When children are young, parents are focused on their nutritional needs and ensuring they are growing, gaining weight, and hitting their physical milestones for their age. As kids get older and become teens, their nutritional needs change from what they were in the toddler, elementary, and tween years. Teens go through phases where they seem to never stop eating, leaving many parents to wonder how many calories they should let their teens eat per day.
Every teen is different, which means caloric needs are also different, so there’s no one answer as to many calories a teen should eat in a day. Diet culture and disordered eating are also things parents need to be aware of when discussing a teen’s diet, especially if obesity or weight is an issue. Helping teens focus on healthy eating habits is the key to ensuring they are eating enough calories a day, maintaining a healthy weight, and ensuring they are developing a good relationship with food.
There are many factors that can impact a teen’s weight, including diet, activity levels, and genetics. According to The Children’s Medical Group, 21% of teenagers in America are obese, and a sensible diet that focuses on gradual weight loss is the best method to ensure lasting weight loss success for teens.
How many calories a teen needs to eat depends on factors including activity level, whether the teen has hit puberty and the teen’s age. According to the American Academy of Pediatrics, in general, boys require an average of 2,800 calories per day while girls require an average of 2,200 calories per day. The Children’s Medical Group notes that teens only need to limit their daily caloric intake by about 500 calories to see a weight loss of 1 to 2 pounds per week while those in puberty can reduce their calories by about half that and still see the same weight loss.
The Academy of Nutrition and Dietetics notes that girls between the ages of 11 and 13 need between 1,800 to 2,200 calories per day while those between the ages of 14 and 18 need 1,800 to 2,400 calories per day, so 1200 calories a day really isn’t enough for a teenage girl. Factors to also consider include whether the teenage girl is active in sports or other physical activities which would require even more calories per day.
While your teen’s activity level and physical build will determine whether more or fewer calories are needed daily, Fueling Teens writes that on average, 14-year-old teenage girls need around 2,000 calories per day while 14-year-old males need an average of 2,400 calories per day. Active teens may need even more calories each day, depending on their level of activity, while those who are taller with a larger build may also require more calories than a shorter and more slightly built peer.
It can be difficult to be overweight or underweight as a teen, but focusing more on healthy eating versus counting calories is a better way to ensure your teen remains healthy. Katherine Harmer, a Registered Dietitian Nutritionist writes at Fueling Teens that she doesn’t recommend teens count calories as it can lead to obsessively focusing too much on food and quantities. Instead, the focus should be on educating teens about making proper food choices, including portion sizes, and allowing them to develop a healthy relationship with food.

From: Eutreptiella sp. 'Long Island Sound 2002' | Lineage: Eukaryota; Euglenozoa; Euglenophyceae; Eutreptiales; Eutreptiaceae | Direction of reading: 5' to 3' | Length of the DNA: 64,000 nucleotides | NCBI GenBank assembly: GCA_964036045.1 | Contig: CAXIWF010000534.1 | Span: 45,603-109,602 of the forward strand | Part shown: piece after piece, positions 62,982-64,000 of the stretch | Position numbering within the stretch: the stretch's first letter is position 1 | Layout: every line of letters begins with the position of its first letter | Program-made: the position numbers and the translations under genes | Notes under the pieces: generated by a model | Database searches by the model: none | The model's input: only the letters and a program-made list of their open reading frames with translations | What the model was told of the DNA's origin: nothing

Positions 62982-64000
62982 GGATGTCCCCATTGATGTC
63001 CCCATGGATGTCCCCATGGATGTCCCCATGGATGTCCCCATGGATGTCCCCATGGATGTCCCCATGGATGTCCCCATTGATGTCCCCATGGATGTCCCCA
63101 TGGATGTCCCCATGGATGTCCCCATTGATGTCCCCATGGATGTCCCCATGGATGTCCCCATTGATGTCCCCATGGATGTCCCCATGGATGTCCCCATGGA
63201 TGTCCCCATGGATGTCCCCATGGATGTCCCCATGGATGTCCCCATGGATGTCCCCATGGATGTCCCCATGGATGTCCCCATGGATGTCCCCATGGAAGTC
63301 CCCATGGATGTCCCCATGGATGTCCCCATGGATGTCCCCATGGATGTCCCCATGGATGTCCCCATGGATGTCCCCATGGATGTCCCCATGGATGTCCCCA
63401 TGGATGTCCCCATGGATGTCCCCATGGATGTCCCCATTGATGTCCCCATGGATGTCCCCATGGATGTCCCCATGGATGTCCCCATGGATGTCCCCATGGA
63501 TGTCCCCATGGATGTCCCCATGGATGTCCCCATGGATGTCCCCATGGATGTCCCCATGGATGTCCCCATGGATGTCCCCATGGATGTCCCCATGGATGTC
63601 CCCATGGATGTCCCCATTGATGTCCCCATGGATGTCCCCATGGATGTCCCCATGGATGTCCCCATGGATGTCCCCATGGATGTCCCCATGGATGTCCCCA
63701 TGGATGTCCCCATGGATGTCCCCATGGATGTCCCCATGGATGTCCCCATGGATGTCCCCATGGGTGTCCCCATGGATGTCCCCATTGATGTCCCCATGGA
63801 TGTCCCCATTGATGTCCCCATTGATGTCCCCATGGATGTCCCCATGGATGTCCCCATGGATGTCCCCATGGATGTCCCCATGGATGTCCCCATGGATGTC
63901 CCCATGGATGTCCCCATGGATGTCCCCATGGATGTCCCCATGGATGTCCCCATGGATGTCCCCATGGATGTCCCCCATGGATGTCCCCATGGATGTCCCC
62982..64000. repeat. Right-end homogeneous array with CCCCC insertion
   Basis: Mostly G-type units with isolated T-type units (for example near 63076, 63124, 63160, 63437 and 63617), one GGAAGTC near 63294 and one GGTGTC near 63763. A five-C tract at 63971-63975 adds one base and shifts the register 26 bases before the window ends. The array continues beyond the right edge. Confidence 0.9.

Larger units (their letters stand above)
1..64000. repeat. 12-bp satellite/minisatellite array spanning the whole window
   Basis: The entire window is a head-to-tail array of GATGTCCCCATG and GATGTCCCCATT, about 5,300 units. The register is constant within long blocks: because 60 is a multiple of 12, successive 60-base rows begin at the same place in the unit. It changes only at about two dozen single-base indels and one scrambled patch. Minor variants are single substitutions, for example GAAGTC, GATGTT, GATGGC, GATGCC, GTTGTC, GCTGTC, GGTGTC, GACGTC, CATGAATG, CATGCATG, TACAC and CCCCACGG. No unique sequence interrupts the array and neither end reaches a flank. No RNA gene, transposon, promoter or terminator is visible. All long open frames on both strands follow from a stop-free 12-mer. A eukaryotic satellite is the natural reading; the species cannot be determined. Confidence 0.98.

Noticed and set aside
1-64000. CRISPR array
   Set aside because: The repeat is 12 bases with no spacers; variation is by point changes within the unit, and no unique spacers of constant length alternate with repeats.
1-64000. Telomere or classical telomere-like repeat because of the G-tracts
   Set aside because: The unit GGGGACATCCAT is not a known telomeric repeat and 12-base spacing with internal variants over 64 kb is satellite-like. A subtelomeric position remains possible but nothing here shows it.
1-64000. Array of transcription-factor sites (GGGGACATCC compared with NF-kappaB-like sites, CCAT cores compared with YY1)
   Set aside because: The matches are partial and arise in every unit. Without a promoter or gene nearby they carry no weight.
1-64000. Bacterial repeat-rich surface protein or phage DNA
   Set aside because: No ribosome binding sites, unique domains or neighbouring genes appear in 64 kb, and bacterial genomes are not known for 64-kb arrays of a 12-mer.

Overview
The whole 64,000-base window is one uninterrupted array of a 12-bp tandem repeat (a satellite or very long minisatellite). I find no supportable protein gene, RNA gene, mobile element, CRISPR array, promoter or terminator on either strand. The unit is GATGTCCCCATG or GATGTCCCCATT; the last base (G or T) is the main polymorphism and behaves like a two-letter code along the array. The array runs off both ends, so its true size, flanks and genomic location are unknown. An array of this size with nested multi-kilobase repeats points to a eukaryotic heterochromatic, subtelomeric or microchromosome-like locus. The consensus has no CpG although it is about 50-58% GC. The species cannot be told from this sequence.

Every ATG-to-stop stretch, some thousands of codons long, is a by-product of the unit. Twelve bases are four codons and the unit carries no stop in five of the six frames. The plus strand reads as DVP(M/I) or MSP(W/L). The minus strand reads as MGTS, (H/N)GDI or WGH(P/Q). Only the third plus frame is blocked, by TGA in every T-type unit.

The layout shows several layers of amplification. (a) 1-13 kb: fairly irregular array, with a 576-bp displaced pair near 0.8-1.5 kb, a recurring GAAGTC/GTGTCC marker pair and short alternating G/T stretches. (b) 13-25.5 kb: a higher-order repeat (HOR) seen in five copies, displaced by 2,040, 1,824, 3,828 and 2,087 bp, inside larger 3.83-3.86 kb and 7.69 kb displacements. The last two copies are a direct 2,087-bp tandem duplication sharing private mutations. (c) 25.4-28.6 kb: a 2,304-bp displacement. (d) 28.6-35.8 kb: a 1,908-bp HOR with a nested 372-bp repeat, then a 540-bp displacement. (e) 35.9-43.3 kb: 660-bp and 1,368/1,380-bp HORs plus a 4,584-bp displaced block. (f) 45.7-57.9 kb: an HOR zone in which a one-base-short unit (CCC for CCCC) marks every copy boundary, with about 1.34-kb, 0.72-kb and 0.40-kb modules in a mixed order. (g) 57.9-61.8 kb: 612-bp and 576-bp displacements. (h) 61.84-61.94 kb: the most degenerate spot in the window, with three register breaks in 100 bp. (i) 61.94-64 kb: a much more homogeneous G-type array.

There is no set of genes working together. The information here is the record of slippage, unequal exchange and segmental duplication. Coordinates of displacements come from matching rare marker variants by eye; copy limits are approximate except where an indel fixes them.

Diet culture has a huge impact on teens and the Canadian Pediatric Society notes that about 1 in every 2 teenage girls and 1 in every 4 teenage boys have tried dieting to change the shape of their bodies, while more than 1 in 3 girls who are at a healthy weight still try to diet. Disordered eating is defined by WebMD as “psychological disorders that involve extreme disturbances in eating behavior.” Unfortunately, disordered eating is more common than parents may think, but there are some signs they can watch for, including:
- Distorted body image
- Skipping most meals
- Unusual eating habits (such as eating thousands of calories at one meal or skipping meals)
- Frequent weighing
- Extreme weight change
- Skin rash or dry skin
- Dental cavities
- Erosion of tooth enamel
- Loss of hair or nail quality
- Hyperactivity and high interest in exercise
If you suspect your teen may have an eating disorder, talk openly about it and reassure your teen that you are there for support. If necessary contact your family doctor and know there are many treatments — both physical and mental — that can help.
The teenage years are the perfect time to teach kids about moderation and how to create balance in their diet. Educating them on the importance of eating well and staying active doesn’t mean they can’t enjoy fast food or junk food on occasion. Allowing them to understand how food helps to fuel their body and the importance of ensuring they are eating adequate calories every day can help them make their own educated decisions as they grow into adults.
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